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Article
Maternal hypertensive diseases negatively affect offspring motor development
Pregnancy Hypertension: An International Journal of Women's Cardiovascular Health
  • Tegan Grace
  • Max Bulsara, University of Notre Dame Australia
  • Craig Pennell
  • Beth Hands, University of Notre Dame Australia
Year of Publication
2014
Abstract
Objective: Hypertension in pregnancy and preeclampsia have been linked to poor out-comes in cognitive, mental and psychomotor development; however, few longitudinal studies have researched their effect on offspring motor development, particularly in late childhood and adolescence. The purpose of this study was to determine if maternal hyper-tensive diseases during pregnancy are a risk factor for compromised motor development at 10,14, and 17 years. Study design: Longitudinal cohort study using data from the Western Australian Pregnancy Cohort Study (Raine). Main outcome measure: Offspring (n = 2868) were classified by their maternal blood pressure profiles during pregnancy: normotension (n = 2133), hypertension (n = 626) and pre-eclampsia (n = 109). Offspring motor development, at 10, 14, and 17 years was measured by the Neuromuscular Developmental Index (NDI) of the McCarron Assessment of Motor Development (MAND). Methods: Linear mixed models were used to compare outcomes between pregnancy groups. Results: Offspring from pregnancies complicated by preeclampsia had poorer motor out-comes at all ages than offspring from either normotensive mothers (p 6 0.001) or those with hypertension (p = 0.002). Conclusion: Hypertensive diseases during pregnancy, in particular preeclampsia, have long term and possibly permanent consequences for motor development of offspring. ©2014 International Society for the Study of Hypertension in Pregnancy Published by Elsevier B.V. All rights reserved.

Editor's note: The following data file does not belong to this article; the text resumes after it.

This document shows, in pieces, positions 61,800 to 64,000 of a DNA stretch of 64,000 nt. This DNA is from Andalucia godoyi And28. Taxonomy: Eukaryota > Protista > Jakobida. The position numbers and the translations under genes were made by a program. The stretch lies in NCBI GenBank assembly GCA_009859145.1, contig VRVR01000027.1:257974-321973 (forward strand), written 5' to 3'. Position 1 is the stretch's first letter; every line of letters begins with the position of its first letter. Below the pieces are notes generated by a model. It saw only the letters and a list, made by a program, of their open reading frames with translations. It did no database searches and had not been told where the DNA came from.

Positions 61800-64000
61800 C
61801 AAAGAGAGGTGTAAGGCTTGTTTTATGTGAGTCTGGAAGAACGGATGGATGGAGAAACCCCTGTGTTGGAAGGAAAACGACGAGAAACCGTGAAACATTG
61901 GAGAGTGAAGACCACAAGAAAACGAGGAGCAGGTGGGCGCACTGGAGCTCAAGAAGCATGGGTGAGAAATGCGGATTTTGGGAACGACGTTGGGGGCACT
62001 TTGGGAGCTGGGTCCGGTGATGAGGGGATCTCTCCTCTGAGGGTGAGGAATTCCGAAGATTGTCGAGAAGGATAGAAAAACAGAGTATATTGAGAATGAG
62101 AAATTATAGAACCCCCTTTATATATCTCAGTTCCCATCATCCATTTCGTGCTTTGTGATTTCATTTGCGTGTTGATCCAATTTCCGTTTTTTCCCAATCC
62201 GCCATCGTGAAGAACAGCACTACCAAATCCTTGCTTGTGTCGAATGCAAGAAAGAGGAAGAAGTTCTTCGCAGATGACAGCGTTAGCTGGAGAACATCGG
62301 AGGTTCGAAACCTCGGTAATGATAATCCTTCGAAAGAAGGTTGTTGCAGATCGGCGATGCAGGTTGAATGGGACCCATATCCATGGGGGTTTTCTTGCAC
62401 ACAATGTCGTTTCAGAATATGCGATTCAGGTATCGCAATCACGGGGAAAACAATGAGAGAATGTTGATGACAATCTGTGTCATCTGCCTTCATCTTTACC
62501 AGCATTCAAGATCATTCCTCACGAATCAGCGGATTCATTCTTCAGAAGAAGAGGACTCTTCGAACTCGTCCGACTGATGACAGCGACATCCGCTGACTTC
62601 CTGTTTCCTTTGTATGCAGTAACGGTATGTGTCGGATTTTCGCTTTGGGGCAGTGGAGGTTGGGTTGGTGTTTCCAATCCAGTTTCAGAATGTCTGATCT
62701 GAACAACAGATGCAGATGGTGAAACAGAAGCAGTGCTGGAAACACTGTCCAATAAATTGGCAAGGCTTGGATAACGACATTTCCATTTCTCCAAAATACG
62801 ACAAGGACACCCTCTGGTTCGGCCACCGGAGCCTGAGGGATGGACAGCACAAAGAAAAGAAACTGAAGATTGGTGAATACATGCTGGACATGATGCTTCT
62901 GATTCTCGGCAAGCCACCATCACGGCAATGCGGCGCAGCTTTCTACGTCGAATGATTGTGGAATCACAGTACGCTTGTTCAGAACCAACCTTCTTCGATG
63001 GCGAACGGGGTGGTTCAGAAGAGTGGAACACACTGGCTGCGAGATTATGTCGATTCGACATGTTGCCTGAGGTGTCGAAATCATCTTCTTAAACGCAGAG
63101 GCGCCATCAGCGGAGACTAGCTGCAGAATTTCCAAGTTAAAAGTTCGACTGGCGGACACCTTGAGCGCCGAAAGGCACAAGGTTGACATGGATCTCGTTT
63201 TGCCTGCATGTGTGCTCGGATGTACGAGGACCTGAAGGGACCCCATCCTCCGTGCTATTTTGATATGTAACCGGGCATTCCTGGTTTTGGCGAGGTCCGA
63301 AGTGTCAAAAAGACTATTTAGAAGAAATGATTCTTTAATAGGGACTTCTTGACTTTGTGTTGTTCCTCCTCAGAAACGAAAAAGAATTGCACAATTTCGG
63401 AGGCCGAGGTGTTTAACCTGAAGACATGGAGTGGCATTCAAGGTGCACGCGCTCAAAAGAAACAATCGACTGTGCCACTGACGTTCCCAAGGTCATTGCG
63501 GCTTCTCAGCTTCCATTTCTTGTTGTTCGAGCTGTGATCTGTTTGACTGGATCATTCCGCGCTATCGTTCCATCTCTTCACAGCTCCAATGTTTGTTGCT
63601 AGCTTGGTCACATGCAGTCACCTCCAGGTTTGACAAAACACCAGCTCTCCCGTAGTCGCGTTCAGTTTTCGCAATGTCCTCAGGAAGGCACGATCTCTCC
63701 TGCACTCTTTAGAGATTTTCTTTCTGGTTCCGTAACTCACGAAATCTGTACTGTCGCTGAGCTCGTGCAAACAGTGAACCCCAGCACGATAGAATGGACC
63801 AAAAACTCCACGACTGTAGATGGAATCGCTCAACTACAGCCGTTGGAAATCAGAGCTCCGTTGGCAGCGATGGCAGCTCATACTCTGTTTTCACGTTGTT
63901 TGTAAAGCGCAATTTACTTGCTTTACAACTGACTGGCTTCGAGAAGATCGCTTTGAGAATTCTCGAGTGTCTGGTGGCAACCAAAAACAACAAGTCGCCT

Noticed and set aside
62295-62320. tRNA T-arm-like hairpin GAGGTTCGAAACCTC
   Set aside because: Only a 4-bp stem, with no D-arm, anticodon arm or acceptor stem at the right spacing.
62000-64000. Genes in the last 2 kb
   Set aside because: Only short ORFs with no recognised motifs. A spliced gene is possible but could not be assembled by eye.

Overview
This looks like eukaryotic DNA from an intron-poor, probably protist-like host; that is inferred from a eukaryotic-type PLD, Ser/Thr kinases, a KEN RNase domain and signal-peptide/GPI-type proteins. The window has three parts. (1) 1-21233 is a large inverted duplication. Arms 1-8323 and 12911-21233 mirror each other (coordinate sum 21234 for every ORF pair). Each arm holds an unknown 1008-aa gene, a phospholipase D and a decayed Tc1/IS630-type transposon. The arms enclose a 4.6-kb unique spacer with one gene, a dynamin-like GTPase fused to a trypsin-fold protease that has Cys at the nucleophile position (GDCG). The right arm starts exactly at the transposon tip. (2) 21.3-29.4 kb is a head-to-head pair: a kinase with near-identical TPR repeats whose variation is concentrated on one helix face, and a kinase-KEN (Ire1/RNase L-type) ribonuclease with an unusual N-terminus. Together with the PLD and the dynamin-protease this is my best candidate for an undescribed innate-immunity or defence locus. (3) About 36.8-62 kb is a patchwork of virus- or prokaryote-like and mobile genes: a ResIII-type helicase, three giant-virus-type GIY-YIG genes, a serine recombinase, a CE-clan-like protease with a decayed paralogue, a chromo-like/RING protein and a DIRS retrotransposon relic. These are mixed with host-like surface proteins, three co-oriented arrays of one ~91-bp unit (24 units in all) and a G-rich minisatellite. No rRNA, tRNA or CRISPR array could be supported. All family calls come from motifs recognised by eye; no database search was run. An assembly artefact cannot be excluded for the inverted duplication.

Keywords
  • hypertension,
  • preeclampsia,
  • motor development,
  • Raine Study,
  • adolescence
Citation Information
Tegan Grace, Max Bulsara, Craig Pennell and Beth Hands. "Maternal hypertensive diseases negatively affect offspring motor development" Pregnancy Hypertension: An International Journal of Women's Cardiovascular Health Vol. Article in press (2014) ISSN: 2210-7789
Available at: http://works.bepress.com/beth-hands/4/